coverstory (2007-41)

The Art of Birdwatching

Feature Story

Observing the curious lives and habits of local birdwatchers

by Rikki Hall

Knoxville is home to a birdwatching superstar, though Nancy Tanner says, â“my only claim to fame is that Iâ’m not dead yet.â” She is perhaps the only person who can declare sheâ’s seen an ivory-billed woodpecker and be believed, having helped photograph the crow-sized bird in 1938. The last confirmed sighting in the U.S. was in 1944, and despite sporadic, unverified reports, some experts believe the woodpecker is extinct.

On a Friday evening in September, nearly 100 bird lovers showed up at Ijams Nature Center to hear Nancy Tanner speak. After charming the crowd with her wit and detailed recollections of her long-ago journey, autograph-seekers crowded around. â“Itâ’s more exciting to have the signature of someone whoâ’s seen the ivory-billed woodpecker than to have the signatures of all the Rolling Stones,â” said Suzanne Parete-Koon, an astrophysics researcher. Asked whether she has the Rolling Stonesâ’ autographs, Parete-Koon said, â“No, but I do have the signatures of all of the Mothers of Invention, except for Frank [Zappa], but he died when I was just a girl.â”

Birdwatchers are a bit odd. Like fishermen, they will rise before dawn to pursue their quarry. Like stamp collectors, they catalog and compile sightings, building yard lists, year lists, and life lists. Like children, they dream of soaring over the land or flitting effortlessly through the trees.

While the sight of an endangered bird might be the ultimate prize, birders find delight in the familiar too. Nancy Tannerâ’s favorite bird is the kingfisher, and she recalls that when she first moved to the South in the 1930s, â“I thought the mockingbird was the most extraordinary bird.â” (The mockingbird is well-known for its vocal repertoire and ability to mimic other birdâ’s songs.)

Many birdwatchers get their start identifying visitors to backyard feeders. A stunning bird like a rose-breasted grosbeak or a scarlet tanager grabs their attention, and they are hooked. Others start from a broader love of the outdoors that crystallizes around birds.

The required tools of the trade are a pair of binoculars and a field guide. The Sibley Guide to the Birds by David Sibley is the standard bearer despite being the first American guide to omit the ivory-billed woodpecker. Sibleyâ’s illustrations are exquisite, and each page is packed with maps, notes and sketches useful for identifying birds. Many birders opt for the National Geographic Field Guide to the Birds of North America when actually in the field, because it is smaller and light enough to carry in a coat pocket but nearly equal to Sibleyâ’s book in quality.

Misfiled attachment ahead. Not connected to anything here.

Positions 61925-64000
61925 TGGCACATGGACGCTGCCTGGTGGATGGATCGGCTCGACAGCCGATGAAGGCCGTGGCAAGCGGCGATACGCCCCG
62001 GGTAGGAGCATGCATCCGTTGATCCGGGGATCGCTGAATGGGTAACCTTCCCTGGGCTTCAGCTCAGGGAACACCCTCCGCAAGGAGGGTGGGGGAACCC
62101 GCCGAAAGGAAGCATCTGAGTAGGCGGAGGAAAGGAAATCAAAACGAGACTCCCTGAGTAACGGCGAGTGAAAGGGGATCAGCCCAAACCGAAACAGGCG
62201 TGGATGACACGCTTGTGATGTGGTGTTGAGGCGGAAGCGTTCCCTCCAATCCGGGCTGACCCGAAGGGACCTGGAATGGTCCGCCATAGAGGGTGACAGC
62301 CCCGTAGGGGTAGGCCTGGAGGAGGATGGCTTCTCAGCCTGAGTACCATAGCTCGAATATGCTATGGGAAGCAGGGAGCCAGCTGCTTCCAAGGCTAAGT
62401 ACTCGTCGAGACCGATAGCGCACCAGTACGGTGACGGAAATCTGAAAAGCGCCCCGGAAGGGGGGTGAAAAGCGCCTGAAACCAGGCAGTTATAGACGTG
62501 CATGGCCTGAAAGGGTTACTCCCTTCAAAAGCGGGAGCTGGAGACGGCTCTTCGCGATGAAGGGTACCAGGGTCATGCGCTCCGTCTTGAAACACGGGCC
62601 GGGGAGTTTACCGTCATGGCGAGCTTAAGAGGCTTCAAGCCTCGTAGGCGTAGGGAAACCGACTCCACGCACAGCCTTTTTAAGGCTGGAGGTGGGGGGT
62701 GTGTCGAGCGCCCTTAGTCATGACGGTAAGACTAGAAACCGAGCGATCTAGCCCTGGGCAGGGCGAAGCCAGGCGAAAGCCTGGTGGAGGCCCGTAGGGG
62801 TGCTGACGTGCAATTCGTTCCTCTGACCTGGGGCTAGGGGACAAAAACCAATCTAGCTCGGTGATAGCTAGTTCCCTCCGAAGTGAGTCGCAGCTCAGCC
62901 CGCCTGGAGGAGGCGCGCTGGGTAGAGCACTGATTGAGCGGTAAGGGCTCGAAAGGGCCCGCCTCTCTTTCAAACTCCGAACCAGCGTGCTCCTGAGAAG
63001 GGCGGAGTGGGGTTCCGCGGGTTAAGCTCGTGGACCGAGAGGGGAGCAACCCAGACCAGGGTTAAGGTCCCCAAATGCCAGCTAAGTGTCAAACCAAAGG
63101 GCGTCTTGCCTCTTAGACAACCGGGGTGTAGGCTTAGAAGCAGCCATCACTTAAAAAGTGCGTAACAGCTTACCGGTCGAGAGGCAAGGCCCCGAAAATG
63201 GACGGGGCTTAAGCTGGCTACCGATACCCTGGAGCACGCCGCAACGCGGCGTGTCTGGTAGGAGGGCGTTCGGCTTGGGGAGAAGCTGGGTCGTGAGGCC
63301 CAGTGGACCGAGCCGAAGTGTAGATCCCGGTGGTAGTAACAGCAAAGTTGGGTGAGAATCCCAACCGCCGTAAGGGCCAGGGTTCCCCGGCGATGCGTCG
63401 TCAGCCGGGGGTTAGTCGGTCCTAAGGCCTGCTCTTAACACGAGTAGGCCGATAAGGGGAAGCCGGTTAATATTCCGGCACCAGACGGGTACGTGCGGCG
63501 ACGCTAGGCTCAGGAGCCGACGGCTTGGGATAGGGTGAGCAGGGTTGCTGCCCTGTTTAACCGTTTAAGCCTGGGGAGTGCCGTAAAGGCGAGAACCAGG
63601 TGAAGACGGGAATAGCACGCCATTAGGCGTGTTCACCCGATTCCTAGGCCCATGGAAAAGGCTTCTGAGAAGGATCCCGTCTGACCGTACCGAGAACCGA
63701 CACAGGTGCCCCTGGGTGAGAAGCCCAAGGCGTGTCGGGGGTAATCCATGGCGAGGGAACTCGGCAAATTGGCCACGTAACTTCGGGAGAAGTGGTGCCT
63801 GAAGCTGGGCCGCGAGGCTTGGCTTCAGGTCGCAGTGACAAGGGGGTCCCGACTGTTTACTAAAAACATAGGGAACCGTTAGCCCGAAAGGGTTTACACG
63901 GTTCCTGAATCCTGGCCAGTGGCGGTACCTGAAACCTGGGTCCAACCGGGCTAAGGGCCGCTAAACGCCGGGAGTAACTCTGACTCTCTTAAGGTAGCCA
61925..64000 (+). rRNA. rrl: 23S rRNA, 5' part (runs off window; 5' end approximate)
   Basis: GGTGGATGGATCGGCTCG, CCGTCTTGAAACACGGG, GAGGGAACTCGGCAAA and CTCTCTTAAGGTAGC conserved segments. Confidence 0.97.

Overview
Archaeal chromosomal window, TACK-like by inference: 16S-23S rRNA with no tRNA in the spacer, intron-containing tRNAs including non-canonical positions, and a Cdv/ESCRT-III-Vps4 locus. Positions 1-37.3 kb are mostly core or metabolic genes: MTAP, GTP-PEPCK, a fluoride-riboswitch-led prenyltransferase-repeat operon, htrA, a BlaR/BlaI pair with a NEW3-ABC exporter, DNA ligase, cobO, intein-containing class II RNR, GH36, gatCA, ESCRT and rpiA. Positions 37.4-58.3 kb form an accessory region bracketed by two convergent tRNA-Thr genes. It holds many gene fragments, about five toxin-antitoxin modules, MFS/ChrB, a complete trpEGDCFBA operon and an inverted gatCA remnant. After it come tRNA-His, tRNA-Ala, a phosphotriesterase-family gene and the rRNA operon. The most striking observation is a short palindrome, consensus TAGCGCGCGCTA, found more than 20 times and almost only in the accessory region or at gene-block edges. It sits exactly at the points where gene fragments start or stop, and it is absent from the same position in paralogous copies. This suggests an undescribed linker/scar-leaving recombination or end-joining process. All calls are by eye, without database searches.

Good binoculars are a must. A comfortable pair becomes an effortless tool, but a pair that is hard to focus or aim can frustrate fledgling birdwatchers. Quality binoculars can be found at pawnshops, but you need to be picky and would be wise to try the full range of styles and magnifications in a retail store first. Birders can become gear junkies, lusting for tripod-mounted spotting scopes, long camera lenses and expedition clothing.

Birders may also spend small fortunes traveling. They choose vacation destinations based on which species they can find. A few winters back, exceptionally cold conditions drove Arctic owls into Minnesota in search of prey, triggering a rush of bundled-up birders hoping to add the owls to life lists (â“tick themâ” in birder lingo). MTSU Prof. Kevin Breault plans to tick 10,000 species by the time he is 60, a quest that will send him all over the world, given that North America hosts fewer than 1,000 species.

Other birders prefer to let the birds do the traveling. The annual â“big sitâ” will be held this weekend, a nationwide event in which a person or team spends up to 24 hours in a 17-foot circle and counts all species seen. According to the rules governing â“birdingâ’s most sedentary event,â” you can leave the circle to ascertain an identification, but you must see the bird while inside the circle. Janet McKnight of Greenback has chosen a perch near Tellico Dam and hopes to see as many as 60 species.

There are several such events throughout the year, intended to promote citizen science and regular monitoring of bird populations. Christmas Bird Counts, begun Dec. 25, 1900, now boast 50,000 participants across North America and the longest continuous data set in ornithology. The Great Backyard Bird Count enlists birders of all skill levels to report how many birds visit their yard over four days in February. There are counting events during spring and fall migration, hawk watches from atop ridges along migratory paths and more.

Data collection, not competition, is the primary motivation for these events, but local clubs often reward teams that register the highest total or that spy a â“golden birdâ” announced after the counting is done. There is one formal competition held during spring migration, the World Series of Birding, wherein teams of five tally as many species as they can in 24 hours. Travel routes are carefully chosen to maximize the number of habitats visited, and teams hold dry runs in preparation.